This was all happening in April last year when so much about the virus was still unknown. We didn’t know that the virus was less likely to spread through surfaces. We didn’t know that kids were less likely to get seriously infected. We didn’t know that the virus was less contagious outdoors. Still, as parents, we took the risk to let our kid hang outdoors around other mask-wearing kids. We suspended our disbelief about the virus for a few hours every evening. Initially, our conversations with the other parents were awkward and shrouded in anxiety, but still, as our children played, we talked. We shared notes about what each of us was doing to get through the day. We shared homeschooling resources and information about preschool Zoom classes that had popped up. We consoled each other about our little kids learning to “mute” and “unmute” when they barely knew what a computer was. I deluded myself into thinking I was doing this for my daughter, but in the process, I was talking with adults, real people, parents who were struggling to get through the day as I did.
After a few weeks of leaning on each other for support, one of my neighbors said that our community had reminded her of her own childhood in India. I agreed with her. I remember stepping outside my apartment to play with lots of kids in common spaces in our complex as my mom made dinner. Mumbai is an overcrowded city, but one of its virtues is there is no dearth of people around you. And like every big city, it can be harsh and alienating, but to survive it, you need to find pockets of humanity. Remembering my upbringing reminded me of how much my mom invested in building a community around her. Finding people who were accessible was much more important than finding like-minded people with whom you’d like to have a beer. These don’t always have to be at odds, but when you optimize for close geographical proximity, it’s rarer to find someone whose world views exactly match yours.
Before the pandemic, I was commuting three hours to work in San Francisco. My everyday routine consisted of dropping my daughter at a preschool in the morning and in the afternoon dashing through traffic stops and delayed BART rides to make it to the 6:30 p.m. deadline to pick her up. I was completely exhausted by the time we hit the parking lot of our home. There was no bandwidth for taking her out to a park on a weekday. She’d also had her fill of friends and playtime at her daycare.
It wasn’t as if I completely ignored our neighbors before. I knew the names of their dogs and collected their packages when they were away. But during the pandemic, our neighbors became our friends. When the pandemic hit, the lockdown tied us to our geography. Our community is diverse, with people from different age groups, races, and socioeconomic backgrounds. Our next-door neighbors were a family from India. Next to them, some graduate students teamed up together to share an apartment. Next to them, two single moms were raising their children and sharing an apartment. Before the moms moved in, an old disabled man lived with his sister-in-law and brother-in-law from El Salvador, who were taking care of him. In the row of apartments opposite to ours, was an old couple who’d lived there for more than 20 years. Often our mail and deliveries would get mixed up with theirs because our apartment numbers were too similar. When we’d dutifully return the packages; we’d share a thought or two.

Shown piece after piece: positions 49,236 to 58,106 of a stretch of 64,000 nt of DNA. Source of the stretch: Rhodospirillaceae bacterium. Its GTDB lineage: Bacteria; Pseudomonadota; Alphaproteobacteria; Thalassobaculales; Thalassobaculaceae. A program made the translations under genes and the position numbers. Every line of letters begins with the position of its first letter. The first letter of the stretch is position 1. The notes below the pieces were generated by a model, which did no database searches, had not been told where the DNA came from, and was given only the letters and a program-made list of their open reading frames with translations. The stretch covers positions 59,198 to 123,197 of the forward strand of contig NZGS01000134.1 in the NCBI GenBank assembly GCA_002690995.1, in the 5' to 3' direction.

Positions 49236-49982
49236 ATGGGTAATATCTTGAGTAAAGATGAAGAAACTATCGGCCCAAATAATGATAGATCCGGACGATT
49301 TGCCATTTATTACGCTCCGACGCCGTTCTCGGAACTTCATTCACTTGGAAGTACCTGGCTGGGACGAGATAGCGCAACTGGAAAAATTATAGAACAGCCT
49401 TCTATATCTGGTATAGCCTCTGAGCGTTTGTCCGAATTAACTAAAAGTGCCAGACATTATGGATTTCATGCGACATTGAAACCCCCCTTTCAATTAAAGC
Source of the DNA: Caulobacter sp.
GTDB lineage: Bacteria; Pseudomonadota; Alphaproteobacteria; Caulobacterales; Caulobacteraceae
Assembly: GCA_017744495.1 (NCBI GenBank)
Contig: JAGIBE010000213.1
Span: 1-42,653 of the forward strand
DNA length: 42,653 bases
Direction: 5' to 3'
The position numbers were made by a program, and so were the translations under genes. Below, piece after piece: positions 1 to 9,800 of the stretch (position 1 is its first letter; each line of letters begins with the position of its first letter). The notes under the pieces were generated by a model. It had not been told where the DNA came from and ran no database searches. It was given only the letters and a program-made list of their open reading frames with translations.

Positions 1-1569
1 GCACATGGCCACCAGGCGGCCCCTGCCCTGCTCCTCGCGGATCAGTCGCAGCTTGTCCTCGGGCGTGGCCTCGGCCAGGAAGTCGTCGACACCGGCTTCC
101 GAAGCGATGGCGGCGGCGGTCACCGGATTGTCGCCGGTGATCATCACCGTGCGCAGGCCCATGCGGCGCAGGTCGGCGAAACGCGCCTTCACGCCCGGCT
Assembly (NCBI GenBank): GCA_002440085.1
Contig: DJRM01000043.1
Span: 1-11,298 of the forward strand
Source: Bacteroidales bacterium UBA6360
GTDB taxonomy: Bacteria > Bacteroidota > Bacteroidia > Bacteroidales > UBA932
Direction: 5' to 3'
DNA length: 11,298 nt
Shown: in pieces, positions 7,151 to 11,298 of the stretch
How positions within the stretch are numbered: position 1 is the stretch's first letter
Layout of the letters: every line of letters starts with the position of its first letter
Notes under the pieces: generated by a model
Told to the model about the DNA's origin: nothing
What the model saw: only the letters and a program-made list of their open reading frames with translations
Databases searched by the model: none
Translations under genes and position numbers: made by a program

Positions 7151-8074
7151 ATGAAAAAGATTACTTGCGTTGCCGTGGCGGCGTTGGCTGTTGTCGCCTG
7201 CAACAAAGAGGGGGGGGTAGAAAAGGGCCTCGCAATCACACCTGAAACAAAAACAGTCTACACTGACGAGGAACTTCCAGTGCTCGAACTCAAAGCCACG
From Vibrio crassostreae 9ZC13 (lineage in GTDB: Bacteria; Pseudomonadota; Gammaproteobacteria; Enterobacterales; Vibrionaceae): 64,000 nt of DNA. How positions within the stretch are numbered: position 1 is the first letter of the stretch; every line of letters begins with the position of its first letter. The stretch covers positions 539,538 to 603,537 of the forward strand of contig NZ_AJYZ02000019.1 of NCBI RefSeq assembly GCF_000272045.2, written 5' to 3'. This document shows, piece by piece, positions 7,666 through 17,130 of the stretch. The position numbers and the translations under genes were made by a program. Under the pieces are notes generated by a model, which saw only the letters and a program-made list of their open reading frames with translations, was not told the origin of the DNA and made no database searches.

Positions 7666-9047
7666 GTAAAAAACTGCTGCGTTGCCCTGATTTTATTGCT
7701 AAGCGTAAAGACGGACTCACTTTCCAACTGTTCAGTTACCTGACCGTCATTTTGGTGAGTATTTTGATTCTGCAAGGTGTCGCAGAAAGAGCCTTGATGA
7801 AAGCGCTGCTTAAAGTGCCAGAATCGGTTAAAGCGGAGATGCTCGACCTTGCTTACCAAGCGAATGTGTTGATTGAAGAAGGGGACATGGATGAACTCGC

Many times during these brief interactions, I got a sense that their beliefs differed from ours. A neighbor commented about how lucky we were that we lived next door to a police station. I’d quietly disagreed but never engaged. Every once in a while, I’d receive the cold shoulder from a group of moms who stayed home with their kids. They’d taunt me about not having the time to invite them for dinner or attend their weekly lunch potlucks.
When the pandemic hit, suddenly, everything that separated us—from our sociopolitical beliefs to our hobbies—became smaller. We were bound together by the universal experience of the pandemic.
The pandemic gave us a way to work through many invisible fault lines. I was better able to relate to moms who stayed home all day taking care of their kids. I was able to even more appreciate the labor that went into child-rearing through the day. Stay-at-home moms in our community were aghast at how much worse it must be for me to hop on office Zoom calls with wailing kids in the background. Even though I couldn’t attend their Tuesday lunch potlucks, I was at least able to meet up with them for a few hours in the evening.
Even if I end up moving away from this apartment complex and even after the pandemic ends, I am going to spend time building a sense of community around me, to find support as I raise kids. This past year has taught me that children playing with other children is the best form of childcare, and neighbors are a low-cost solution to finding support. A community has always been humanity’s answer to survival. I would never agree with some of their viewpoints, and they’d probably never come around to seeing things the way I did, but we all acknowledged that our kids needed a community. We’d found a common language to ground us and build trust. My hope is that our commonalities may open up ways for us to work through other differences and learn from each other.
Art directed and illustrated by Grace Molteni